I tested this at a stadium concert where, despite being very far away, I could still sneak some close-up and pretty solid photos, pretending like I was much nearer than my cheap seats. When the lighting was better, I could get photos of buildings that were far away, focusing in on features, or details in clear quality.

The wide and ultra wide lenses offer equally as impressive photography. Through a feature called Adaptive Pixel, Samsung is able to take 9 pixels of information and combine them together. This allows for better colour and contrast on your photos. There is also an additional boost in terms of focus from the laser auto-focus sensor on the back of the phone. This together with the powerful processor in the phone means quick, high-quality photos in most situations, especially in the day. However, Samsung does have a tendency to go slightly heavy on saturation and colour, so expect your photos to occasionally look like they’ve been slapped by an Instagram filter.

Powerful internals and stylish designs

Considering the price tag, it will come as no surprise that each part of the Samsung Galaxy S22 Ultra is top-of-the-line.

The body of the device is a solid Armour Aluminium that feels tough and like it could take some force. With no case on, the phone has a smooth back that is surprisingly resistant to fingerprints.

The Ultra comes in at a whopping 6.8-inches and is noticeably thick. While this weight makes it feel sturdy and well-made, it is hard to hold and will be an absolute nightmare for those with smaller hands. I’m used to larger smartphones, but often found it poking out of the top of my pocket or having to shimmy the phone around to reach parts of the screen.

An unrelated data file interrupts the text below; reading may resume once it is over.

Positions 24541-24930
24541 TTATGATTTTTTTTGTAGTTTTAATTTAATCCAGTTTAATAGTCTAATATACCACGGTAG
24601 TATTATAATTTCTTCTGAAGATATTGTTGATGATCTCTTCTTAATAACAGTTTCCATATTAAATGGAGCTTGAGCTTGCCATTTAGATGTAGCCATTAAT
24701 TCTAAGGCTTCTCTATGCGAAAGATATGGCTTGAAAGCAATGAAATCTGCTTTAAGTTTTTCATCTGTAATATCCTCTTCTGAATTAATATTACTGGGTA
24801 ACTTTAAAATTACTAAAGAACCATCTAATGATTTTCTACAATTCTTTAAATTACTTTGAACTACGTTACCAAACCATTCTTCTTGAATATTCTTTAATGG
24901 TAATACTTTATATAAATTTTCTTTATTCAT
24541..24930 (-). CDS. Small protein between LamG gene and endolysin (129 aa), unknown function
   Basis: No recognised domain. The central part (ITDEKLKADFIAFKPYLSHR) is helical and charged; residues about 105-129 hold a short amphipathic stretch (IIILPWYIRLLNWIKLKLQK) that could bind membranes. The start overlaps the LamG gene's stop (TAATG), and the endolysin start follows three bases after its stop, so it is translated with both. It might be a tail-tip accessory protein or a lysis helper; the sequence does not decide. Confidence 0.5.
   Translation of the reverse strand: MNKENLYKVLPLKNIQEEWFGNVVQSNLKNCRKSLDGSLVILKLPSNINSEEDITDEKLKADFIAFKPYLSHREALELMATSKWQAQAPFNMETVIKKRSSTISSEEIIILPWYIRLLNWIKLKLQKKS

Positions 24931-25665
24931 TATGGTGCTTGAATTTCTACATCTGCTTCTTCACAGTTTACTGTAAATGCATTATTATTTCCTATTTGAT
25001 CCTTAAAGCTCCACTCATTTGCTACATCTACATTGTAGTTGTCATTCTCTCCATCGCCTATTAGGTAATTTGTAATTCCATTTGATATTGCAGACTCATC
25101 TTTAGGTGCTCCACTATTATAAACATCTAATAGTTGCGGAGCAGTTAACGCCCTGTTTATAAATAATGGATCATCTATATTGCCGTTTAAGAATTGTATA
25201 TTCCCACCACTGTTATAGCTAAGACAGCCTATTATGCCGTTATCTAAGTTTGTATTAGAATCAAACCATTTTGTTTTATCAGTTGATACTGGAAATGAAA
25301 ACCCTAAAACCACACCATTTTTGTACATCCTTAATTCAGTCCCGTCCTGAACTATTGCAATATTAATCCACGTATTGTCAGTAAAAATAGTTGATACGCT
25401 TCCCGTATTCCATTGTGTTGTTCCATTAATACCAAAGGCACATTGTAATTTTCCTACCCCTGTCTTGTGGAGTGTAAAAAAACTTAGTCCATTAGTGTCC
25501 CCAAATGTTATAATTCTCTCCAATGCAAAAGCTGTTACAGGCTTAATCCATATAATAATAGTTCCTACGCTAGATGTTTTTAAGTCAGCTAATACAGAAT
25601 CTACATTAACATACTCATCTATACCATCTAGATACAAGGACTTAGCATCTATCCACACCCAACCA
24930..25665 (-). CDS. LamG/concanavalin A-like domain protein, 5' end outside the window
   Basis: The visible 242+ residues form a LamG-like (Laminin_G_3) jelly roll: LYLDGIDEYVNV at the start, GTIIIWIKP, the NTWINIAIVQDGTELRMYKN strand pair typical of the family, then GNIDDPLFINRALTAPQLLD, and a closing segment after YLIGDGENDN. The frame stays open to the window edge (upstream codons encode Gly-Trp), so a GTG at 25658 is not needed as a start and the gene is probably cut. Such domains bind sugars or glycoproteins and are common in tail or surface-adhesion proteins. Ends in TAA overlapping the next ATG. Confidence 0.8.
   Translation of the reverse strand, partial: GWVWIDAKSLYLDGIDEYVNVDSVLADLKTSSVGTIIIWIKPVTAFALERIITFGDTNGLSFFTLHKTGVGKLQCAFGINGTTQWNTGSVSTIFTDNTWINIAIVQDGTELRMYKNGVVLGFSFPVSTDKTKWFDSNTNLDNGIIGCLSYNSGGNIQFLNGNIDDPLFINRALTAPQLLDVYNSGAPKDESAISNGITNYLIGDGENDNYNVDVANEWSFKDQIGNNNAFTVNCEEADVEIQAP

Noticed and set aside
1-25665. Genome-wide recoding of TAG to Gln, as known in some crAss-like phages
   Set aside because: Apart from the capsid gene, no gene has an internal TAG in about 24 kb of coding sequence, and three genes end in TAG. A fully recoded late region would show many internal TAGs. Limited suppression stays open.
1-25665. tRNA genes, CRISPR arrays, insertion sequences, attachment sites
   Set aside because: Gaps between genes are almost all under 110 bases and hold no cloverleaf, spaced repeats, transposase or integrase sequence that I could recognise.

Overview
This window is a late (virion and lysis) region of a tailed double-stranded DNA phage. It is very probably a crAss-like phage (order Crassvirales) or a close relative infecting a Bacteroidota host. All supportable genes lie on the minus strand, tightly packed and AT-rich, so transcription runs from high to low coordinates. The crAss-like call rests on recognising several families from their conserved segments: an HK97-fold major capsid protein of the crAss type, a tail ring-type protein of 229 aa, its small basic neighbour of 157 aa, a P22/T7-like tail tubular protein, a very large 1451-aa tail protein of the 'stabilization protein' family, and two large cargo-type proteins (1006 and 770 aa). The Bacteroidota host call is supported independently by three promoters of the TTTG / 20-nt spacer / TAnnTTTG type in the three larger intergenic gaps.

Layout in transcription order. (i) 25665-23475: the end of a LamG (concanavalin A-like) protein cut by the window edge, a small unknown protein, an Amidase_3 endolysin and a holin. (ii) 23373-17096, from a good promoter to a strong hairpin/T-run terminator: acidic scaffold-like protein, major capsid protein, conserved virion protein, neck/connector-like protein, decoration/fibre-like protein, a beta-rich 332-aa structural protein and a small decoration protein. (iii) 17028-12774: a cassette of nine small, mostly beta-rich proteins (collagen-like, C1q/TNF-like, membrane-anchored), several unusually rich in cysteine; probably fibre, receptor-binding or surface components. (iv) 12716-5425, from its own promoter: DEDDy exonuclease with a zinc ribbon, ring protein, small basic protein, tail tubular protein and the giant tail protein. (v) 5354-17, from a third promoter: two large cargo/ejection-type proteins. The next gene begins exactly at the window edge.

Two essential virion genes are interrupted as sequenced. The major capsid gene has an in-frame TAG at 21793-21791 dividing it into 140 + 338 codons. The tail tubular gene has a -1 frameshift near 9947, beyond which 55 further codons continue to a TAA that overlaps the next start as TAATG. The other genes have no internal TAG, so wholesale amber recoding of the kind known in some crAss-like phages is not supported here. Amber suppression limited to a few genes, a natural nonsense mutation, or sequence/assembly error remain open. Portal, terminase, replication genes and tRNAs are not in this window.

Samsung Galaxy S22 Ultra

The display is AMOLED and supports 3,088 x 1,440 resolution. That means that if you’re willing to sacrifice battery life, you can experience a superior resolution and brightness saved for the best smartphones. However, you can lower that resolution at any time.

Zooming inside the handset, you’ll find a 5,000mAh battery which, while impressive in size and capacity, often drains at surprisingly fast rates, frequently only getting you through one day of usage. That’s not the end of the world but it is a shame for such an expensive device.

As for processing power, Samsung is using its own Exynos 2200 chipset. This is one of the most powerful options around for smartphones, meaning you’ll find few tasks that give you any problems. Demanding games, editing software and other big tasks all performed without any stutters. In fact, in the month that we had the phone, there was no point where the cracks started to show for performance, offering a fast and fluid experience at all times.

What stands out?

As we’ve pointed out, there is a lot going on with the Samsung Galaxy S22 Ultra, but there were a few features that especially appealed. While we didn’t get a huge amount of use out of the S pen, it is clearly the big selling point here. It’s included inside of the phone so you don’t need to buy it separately, or invest in a case to hold it.

Even if you don’t think it’s something you’ll use often, there is the occasional time where it shines as a useful feature like having to sign a document, editing photos on the go, or grabbing a big chunk of text from a website.